Dad Who Happens To Be A Medical Student, Sees Son’s Eye In Photo. Knows To Call 911 ASAP

Updated March 20, 2017

 

Cell phones tend to get a bad rap, and for good reason. They can be quite addicting. After all, they do have our entire lives and means of communication in one small handheld rectangle, so it’s not surprising that folks can’t help but spend a lot of time on their phones. Most phones even allow you to catch up on work, and since this can be done anywhere and everywhere, it makes it hard to resist the allure of the personal communication device. But, they also cause us to be a bit spacey and distant at times as we are so focused on checking emails, texts, and the many social media sites. They’ve also been known to give off dangerous radiation that is harmful to our health.

But, there are some good things that come along with the bad, right? They allow us to connect with friends and family on a regular basis and they are certainly helpful during emergencies. Imagine how much longer we had to wait for medics and police to arrive on the scene when we got into a car accident back in the early nineties.

Let’s not forget about the camera and video capability of today’s cell phones. They allow us to capture every moment of our child’s life, no matter where we are. If you’re over 25 years old, there is a good chance that your parents only have polaroids and old school developed photos of your memories, but today we have the luxury of chronicling our kid’s entire journey.

When Owen Scrivens’ was capturing his 14-month old son, Jaxson, on camera he happened to notice that one of the boy’s eyes had a white spot on it. Another bonus of today’s phones is that they produce crystal clear images and allow you to see things that you wouldn’t normally see in a regularly developed photo. After seeing the spot, Scrivens’ immediately began researching this type of spot online. He soon learned that the spot was valid enough reasoning to take his son to get checked out by the doctor.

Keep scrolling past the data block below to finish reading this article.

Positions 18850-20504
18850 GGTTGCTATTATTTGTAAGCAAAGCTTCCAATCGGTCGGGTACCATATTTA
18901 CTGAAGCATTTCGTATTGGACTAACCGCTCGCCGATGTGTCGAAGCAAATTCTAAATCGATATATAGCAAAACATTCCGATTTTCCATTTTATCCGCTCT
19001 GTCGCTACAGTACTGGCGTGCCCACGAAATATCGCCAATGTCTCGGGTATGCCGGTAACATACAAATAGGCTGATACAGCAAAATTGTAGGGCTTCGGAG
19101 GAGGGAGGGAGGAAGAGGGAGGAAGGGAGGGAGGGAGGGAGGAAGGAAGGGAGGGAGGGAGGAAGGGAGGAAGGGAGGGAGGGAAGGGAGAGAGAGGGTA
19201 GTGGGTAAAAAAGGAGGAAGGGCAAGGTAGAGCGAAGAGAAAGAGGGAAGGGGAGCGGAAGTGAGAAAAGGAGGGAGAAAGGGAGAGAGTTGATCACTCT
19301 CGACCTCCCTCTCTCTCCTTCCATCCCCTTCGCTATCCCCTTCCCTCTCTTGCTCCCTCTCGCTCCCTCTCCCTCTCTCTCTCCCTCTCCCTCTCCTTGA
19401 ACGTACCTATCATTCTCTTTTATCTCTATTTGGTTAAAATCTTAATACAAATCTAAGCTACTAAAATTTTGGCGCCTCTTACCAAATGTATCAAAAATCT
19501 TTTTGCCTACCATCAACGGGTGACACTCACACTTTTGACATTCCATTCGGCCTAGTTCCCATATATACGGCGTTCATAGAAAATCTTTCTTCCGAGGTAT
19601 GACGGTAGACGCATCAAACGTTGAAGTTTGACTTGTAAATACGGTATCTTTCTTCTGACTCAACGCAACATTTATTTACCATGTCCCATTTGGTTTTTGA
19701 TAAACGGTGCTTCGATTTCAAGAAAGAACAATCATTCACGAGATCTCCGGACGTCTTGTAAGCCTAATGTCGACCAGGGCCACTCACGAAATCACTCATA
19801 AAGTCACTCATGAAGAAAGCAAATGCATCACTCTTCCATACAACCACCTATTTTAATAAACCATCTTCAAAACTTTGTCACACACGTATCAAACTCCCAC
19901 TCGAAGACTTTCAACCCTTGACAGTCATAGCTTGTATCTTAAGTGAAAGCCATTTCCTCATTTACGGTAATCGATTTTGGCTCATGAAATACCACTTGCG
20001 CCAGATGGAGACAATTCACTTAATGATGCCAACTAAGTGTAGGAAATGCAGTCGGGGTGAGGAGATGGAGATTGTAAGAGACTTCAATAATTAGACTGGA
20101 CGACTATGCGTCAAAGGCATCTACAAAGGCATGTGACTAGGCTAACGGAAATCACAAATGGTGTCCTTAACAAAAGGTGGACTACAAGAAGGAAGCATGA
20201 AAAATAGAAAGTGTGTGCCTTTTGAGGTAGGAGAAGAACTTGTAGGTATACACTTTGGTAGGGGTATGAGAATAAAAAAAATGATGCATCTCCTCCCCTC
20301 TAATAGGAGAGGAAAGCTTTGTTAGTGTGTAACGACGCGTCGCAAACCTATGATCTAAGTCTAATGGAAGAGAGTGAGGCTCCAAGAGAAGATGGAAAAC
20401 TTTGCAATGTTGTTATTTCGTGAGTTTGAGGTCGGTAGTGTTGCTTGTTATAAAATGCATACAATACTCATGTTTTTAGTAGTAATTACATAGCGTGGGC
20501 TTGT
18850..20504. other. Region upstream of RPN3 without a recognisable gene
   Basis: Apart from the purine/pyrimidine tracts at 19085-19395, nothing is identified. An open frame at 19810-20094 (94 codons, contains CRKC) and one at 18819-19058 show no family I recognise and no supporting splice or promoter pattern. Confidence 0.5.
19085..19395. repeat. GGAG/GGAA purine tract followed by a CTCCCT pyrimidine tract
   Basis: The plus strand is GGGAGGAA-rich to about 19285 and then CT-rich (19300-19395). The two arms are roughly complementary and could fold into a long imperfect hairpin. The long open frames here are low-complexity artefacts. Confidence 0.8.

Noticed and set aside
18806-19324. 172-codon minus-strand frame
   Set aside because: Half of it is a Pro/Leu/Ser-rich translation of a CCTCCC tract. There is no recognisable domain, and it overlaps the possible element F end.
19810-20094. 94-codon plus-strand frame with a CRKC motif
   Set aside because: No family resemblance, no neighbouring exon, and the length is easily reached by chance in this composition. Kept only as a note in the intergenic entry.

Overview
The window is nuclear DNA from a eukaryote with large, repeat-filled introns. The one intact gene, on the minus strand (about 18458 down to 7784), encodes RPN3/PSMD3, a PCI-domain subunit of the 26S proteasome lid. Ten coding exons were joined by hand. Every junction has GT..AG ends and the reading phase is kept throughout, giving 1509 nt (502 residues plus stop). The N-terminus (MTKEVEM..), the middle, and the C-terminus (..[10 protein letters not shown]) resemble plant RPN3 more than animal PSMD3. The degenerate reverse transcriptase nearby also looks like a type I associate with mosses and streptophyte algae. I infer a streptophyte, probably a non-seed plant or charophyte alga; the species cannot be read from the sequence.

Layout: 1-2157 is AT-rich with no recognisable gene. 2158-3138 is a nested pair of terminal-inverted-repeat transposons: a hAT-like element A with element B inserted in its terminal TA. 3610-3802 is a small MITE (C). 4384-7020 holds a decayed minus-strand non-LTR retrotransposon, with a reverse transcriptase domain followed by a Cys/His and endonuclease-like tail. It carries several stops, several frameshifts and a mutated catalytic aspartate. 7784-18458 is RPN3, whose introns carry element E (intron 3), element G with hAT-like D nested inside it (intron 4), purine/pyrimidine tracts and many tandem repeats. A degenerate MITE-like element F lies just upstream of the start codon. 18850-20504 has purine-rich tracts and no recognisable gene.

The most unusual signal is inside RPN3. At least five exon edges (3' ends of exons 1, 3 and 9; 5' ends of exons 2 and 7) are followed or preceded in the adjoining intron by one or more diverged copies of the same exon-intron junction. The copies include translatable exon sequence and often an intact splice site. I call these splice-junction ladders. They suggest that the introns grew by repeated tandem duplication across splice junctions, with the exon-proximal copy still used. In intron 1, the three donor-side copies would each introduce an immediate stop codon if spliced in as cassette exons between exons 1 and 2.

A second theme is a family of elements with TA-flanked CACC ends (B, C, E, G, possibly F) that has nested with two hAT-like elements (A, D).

After Jaxson was assessed by the doctor, it was determined that he had a rare form of cancer that starts in the retina, known as retinoblastoma.

“There’d been nothing else wrong, although after we noticed the eye color he started to develop a bit of a squint,” said Scrivens. “I looked through some old photos and you actually can see the point where it changes in late November.”

Jaxson underwent chemotherapy right away and because it was caught so fast, the tumor was shrunk to a third of the size.  While the issue will never go away completely, doctors can try to keep it under control by monitoring it regularly. They are hoping it will remain a small, benign mass. He may lose a little bit of tunnel vision, but his eyesight should remain intact.

So, while our handheld devices get a bad rap, there are definitely some pros. Little Jaxson’s eye was saved thanks to a photo that was taken on his dad’s cell phone.

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